You know those Android phones you thought were wiped of confidential data Relevant Products/Services before you or your business Relevant Products/Services got rid of them? Security firm Avast Software has found the data may still be recoverable.

The Prague-based company bought 20 used Android smartphones, and was able to recover Relevant Products/Services tens of thousands of personal files. They included personal photos, e-mails, text messages, and even nude selfies of the owners.

The inventory of recovered files included some 40,000 photos, including more than 1,500 family photos of children, 750 photos "of women in various stages of undress," and 250 selfies of nude men. There were also 1,000 Google searches, 750 e-mails and text messages, 250 contact names and e-mail addresses, four previous owners' identities, and even one completed loan application.

Amount of Data 'Astounding'

Jude McColgan, Avast's President of Mobile, said in a statement that "the amount of personal data we retrieved from the phones was astounding."

The Android devices were purchased from a variety of sellers in the U.S., according to the company. The previous owners of the phones had all performed a factory reset or a "delete all" command to remove their data. Generally available recovery software, rather than specialized tools, were used to retrieve information that supposedly had been erased.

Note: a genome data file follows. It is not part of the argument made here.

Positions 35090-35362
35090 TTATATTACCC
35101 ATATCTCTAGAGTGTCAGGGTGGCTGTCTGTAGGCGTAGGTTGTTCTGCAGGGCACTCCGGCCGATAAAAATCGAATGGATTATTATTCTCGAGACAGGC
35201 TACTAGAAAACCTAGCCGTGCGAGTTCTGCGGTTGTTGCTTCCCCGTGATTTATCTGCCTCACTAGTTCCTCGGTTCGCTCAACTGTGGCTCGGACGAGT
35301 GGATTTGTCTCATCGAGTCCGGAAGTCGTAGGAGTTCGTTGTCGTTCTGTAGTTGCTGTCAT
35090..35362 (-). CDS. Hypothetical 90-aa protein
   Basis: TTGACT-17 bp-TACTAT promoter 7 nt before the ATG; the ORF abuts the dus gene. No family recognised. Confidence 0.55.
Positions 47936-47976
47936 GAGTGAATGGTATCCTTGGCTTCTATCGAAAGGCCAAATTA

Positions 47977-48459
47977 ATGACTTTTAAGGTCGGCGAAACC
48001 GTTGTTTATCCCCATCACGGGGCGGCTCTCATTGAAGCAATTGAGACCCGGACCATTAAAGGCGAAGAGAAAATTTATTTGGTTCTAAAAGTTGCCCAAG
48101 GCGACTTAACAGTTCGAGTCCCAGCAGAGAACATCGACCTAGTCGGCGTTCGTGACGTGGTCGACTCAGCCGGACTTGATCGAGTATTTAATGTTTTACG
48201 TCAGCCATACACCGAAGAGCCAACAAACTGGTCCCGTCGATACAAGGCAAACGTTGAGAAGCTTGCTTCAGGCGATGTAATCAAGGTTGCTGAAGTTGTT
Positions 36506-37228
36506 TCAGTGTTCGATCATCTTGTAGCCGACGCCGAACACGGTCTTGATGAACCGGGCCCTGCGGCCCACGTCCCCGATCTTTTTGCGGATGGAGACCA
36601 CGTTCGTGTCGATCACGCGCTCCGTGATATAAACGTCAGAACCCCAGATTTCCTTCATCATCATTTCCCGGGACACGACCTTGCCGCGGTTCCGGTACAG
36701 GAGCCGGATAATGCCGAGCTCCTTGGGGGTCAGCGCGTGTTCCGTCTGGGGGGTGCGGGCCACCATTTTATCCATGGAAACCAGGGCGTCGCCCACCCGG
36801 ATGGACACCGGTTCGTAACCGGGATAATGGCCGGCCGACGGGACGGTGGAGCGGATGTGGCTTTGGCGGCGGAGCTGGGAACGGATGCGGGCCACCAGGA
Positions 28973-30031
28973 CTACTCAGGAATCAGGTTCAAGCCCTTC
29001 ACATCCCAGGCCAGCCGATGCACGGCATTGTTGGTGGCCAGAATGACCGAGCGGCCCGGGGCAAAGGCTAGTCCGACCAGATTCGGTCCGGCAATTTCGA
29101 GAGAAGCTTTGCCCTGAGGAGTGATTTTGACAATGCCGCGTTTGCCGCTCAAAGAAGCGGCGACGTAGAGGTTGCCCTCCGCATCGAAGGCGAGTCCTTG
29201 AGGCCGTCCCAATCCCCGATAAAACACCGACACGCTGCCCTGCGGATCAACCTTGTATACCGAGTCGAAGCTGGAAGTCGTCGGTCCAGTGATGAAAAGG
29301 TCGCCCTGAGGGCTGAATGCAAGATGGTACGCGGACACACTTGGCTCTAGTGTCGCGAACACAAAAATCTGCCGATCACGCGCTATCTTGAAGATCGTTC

"The take-away," McColgan said, "is that even deleted data on your used phone can be recovered unless you completely overwrite it."

Used smartphones are available for sale in the thousands. Avast noted that, on any given day on eBay, there are more than 80,000 used smartphones on sale.

Consumers and businesses who thought they were getting rid of empty devices, McColgan said, "may not realize they are selling their memories and their identities." He pointed out that these kinds of files, in the wrong hands, can be used for identity theft, blackmail or even stalking.

Strict Policies and Procedures

Avast itself, as one might expect, offers a wipe app that it says does the trick. A variety of other techniques, apps and steps that purport to accomplish the same purpose are also available online.

Laura DiDio, an analyst with industry research firm Information Technology Intelligence Consulting, pointed out to us that this problem is complicated in those companies that have a "bring your own device" policy.

In those cases, she said, containers -- such as those offered by Samsung (to be available in the next version of the Android OS) and BlackBerry -- can separate business files from personal ones, thus at least collecting the problem data.

For those files, and in other cases, DiDio advised that companies maintain and enforce "strict policies and procedures that basically mandate you follow specific guidelines" to remove the critical files to the satisfaction of the IT department. She noted that attention to this is especially important in small- to medium-size businesses (SMBs), which are "less able to sustain damages" resulting from confidential information ending up in the wrong hands.